Ever since I read Andi’s post about Lucy Knisley and treated myself to one of her books I have had a distinct yen for a travelogue or two. Autobiographical comics are my favourites, and if you combine that with a literal (or metaphorical) journey then I am very definitely in my happy place.
Over the past few years one of the best-known creators of travel comics has been the Québécois artist Guy Delisle, who has written books about travelling and working in Jerusalem, North Korea, and Burma, amongst others. But when I finished reading Delisle’s works I wanted more travel comics and here are a few of the ones that I found and loved!
Oliver East is the artist behind one of my all-time favourite comic books Trains are… Mint. Not only does the title make me smile due to my enduring love for using the word ‘mint’ to describe an excellent book/concert/cup of coffee/pub. But the book also happens to be a beautifully drawn and coloured account of East’s walks along the trainline from Manchester to Blackpool. That is not to say that the subjects of East’s drawings are always beautiful, in fact far from it. East draws everything that he sees on his walks, litter, bad graffiti and ugly architecture abound. However when, rendered in East’s soft and smudgy colours, even these things become a delight.
This comic is social commentary and travelogue all wrapped up in one beautiful package. I have a soft spot for social history and as I get older I increasingly have a tendency to become a little weepy when thinking about 18th and 19th Century feats of engineering such as the railways so this comic is just the bee’s knees so far as I am concerned.
Neil Slorance is a Glasgow based artist and comics creator who has written a charming series of travelogues in which he tells the separate but linked stories of his trips to Barcelona, Berlin and Bordeaux. In these three comics Slorance muses on his favourite ways of travelling, tells the reader where he went and what he saw and also ponders why it is he needed to go on these particular trips at these times. We see him making new friends, visiting old pals and realizing that he has fallen in love.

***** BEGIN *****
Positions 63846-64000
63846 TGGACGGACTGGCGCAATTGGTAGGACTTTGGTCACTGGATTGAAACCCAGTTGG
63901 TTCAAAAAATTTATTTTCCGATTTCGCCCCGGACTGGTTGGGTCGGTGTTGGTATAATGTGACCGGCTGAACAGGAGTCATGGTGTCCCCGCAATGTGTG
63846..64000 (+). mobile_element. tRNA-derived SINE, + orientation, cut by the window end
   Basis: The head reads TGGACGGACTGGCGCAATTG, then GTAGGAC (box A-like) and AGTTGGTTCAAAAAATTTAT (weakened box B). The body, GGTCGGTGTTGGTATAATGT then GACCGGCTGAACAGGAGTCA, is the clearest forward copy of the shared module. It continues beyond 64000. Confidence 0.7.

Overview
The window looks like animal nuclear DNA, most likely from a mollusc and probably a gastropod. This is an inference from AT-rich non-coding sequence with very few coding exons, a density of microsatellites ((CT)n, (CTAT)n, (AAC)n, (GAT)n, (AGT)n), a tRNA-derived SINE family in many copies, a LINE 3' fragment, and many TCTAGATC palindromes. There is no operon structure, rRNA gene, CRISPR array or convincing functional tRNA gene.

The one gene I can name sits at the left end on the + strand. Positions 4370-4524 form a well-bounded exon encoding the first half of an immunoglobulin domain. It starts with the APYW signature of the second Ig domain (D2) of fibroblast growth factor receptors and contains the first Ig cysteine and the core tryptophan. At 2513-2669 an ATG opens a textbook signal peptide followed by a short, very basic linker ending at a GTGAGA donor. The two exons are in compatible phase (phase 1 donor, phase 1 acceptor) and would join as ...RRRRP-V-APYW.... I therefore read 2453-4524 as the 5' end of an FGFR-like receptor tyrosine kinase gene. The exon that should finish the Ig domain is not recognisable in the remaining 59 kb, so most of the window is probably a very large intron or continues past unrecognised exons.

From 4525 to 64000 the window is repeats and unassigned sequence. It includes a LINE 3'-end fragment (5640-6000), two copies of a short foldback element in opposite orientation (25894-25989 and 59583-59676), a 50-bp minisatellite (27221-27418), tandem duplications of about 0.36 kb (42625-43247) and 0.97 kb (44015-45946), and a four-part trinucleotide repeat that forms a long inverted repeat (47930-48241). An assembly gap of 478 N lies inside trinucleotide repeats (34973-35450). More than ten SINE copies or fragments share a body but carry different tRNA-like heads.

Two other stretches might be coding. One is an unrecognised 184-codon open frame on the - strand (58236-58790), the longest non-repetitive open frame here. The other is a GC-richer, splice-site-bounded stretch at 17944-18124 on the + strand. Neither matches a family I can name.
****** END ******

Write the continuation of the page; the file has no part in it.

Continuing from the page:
Slorance’s style is delightful, his adorable round-faced characters capture your heart and his straightforward and honest storytelling is enchanting. I found myself giggling aloud as Slorance met a Giant Tortoise at Berlin Zoo and when reading his most recent book Let’s go to Bordeaux I was genuinely moved by his ruminations on his burgeoning relationship with his girlfriend Coralie.
I feel like I have carried this with me everywhere for the past two months and foisted it upon unsuspecting friends and colleagues if they even give me a hint of a smidgen of a sign that they might be interested. Fitzgerald deftly intertwines the history of the Photobooth and her own burgeoning interest in it, into a charming story of one woman’s fascination and the friends she made and experiences she had when indulging in her passion. I love Fitzgerald’s Black and White art and the way that she eschews traditional panel and page layouts, as though wanting to provide a contrast between her own experiences and those impressions she captured in the rigid frames of the photograph strips.
What are your favourite comic book travelogues? Let me know in the comments below. I have my eye on Philippe Girard’s Ruts and Gullies: Nine Days in St Petersburg.
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